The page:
NATO summit in full swing in Strasbourg, France. The primary focus of the summit is the conflict in Afghanistan. Russia’s relationship with the western world will also be discussed, Los Angeles Times. A new Secretary-General of the organization is expected to be elected, Associated Press has the list of top candidates. This year marks the 60th anniversary of NATO. Newest members Albania and Croatia were also officially welcomed at the summit, BBC News. Police in France are still holding 100 of the 300 protesters arrested yesterday. The German portion of the summit, in Baden-Baden and Kehl, is also marked by protest, though smaller than the protests in France, BBC News.
Google rumored to be in talks to buy Twitter. Twitter saw phenomenal growth last year but has yet to find a way to monetized its popularity, TechCrunch.
U.S. jobless rate up to 8.5%. 663,000 Americans lost their jobs in March, Bloomberg.
Congress approves similar budgets in the House and Senate. The two versions will be reconciled after a two week recess. No Republicans voted for the budget, which totals about $3.5 trillion, in either body, but Democrats still retained enough votes for the measures to pass, MSNBC.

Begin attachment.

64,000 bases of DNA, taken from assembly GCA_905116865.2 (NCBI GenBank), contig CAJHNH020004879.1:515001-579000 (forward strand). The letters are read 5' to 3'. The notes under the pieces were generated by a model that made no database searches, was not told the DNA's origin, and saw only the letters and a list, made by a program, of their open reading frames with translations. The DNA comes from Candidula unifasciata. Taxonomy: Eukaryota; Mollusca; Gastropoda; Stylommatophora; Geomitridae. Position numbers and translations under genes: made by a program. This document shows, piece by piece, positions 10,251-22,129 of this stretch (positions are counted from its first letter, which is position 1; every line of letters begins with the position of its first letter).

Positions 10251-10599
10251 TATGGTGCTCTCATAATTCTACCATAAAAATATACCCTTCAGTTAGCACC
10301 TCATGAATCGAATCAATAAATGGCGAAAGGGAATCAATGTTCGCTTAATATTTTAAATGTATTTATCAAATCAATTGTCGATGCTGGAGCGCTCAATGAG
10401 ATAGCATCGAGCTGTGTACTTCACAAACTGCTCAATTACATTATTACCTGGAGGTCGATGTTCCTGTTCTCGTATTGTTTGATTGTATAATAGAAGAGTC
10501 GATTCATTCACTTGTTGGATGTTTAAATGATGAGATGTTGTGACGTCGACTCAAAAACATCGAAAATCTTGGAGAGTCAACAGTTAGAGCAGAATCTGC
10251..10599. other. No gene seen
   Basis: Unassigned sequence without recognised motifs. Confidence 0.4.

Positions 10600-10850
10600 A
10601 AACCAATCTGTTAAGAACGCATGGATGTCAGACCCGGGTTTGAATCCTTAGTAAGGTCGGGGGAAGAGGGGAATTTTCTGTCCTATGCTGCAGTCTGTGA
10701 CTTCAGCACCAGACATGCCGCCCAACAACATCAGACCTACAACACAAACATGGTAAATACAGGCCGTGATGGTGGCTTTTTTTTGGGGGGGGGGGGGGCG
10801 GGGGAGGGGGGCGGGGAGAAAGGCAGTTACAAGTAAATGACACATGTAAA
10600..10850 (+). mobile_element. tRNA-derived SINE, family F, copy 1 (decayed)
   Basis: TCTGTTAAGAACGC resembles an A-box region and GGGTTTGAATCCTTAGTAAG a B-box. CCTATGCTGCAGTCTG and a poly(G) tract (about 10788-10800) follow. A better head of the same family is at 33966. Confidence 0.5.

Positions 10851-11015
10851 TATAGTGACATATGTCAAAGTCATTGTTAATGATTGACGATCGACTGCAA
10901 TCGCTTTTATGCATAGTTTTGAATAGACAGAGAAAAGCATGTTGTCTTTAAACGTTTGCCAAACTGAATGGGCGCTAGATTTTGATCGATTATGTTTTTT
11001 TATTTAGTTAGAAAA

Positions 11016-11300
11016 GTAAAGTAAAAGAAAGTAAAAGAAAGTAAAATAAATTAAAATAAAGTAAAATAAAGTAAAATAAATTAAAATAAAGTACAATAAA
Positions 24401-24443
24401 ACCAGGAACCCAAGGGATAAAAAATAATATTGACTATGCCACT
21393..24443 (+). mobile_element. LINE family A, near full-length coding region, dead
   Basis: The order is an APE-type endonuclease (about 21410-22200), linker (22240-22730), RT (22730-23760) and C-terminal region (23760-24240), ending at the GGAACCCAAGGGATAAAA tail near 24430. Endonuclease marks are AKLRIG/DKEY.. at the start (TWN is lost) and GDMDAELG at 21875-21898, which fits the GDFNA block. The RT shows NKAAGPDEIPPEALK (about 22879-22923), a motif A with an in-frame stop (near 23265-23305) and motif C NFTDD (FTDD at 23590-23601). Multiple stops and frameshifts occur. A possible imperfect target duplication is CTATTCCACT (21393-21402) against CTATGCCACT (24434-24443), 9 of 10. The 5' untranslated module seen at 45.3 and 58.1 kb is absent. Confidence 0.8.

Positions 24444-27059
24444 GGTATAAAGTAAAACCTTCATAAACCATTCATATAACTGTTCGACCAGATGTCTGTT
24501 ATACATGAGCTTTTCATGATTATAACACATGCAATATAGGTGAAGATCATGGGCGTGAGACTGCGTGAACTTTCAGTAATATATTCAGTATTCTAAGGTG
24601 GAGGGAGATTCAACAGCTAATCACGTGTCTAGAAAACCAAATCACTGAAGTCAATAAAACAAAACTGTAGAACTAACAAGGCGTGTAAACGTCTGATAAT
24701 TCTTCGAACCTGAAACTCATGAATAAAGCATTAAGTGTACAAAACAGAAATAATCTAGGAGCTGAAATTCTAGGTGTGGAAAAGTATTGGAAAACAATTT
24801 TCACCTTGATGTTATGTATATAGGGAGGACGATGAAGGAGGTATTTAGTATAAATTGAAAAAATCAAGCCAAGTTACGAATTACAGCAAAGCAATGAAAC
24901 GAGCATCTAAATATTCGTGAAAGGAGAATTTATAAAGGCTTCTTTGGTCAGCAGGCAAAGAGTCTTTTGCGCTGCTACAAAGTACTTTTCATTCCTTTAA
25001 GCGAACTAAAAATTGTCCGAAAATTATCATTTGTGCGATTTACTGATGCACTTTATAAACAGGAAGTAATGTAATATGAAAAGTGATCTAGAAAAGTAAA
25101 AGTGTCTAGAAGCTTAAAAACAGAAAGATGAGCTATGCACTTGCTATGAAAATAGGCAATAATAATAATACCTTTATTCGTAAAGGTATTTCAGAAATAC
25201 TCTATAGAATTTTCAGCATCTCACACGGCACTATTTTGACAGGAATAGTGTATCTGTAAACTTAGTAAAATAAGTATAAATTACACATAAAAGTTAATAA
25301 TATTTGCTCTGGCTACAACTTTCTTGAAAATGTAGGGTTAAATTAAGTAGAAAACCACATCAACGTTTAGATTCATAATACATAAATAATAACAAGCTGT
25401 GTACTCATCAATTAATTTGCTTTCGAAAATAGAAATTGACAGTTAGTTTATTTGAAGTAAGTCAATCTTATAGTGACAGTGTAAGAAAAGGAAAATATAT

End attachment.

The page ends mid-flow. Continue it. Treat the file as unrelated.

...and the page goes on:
Abousfian Abdelrazik, a dual Canadian and Sudanese citizen, who was picked up by the Canadian Intelligence Security Service (CISS) while visiting his sick mother in Sudan in 2003, continues to be held in limbo at the Canadian Embassy in Khartoum in Sudan. In detention, where he was interrogated and tortured by Canadian, American, and Sudanese agents, Mr. Abdelrazik’s Canadian passport expired. Though he has never been charged with any crime, the Harper government refuses to issue Mr. Abdelrazik a new passport, despite a claim in December 2008 that he would be allowed back into the country if someone would buy him a plane ticket home, Globe and Mail.
Han Wushan, a migrant worker from the Sichuan Province in China, blew himself up and injured two others with explosives at an office building in Urumqi in the western province of Xinjiang. Mr. Han believed he was owed waged for his work in Xinjiang for a road and bridge construction company in 2007, Telegraph.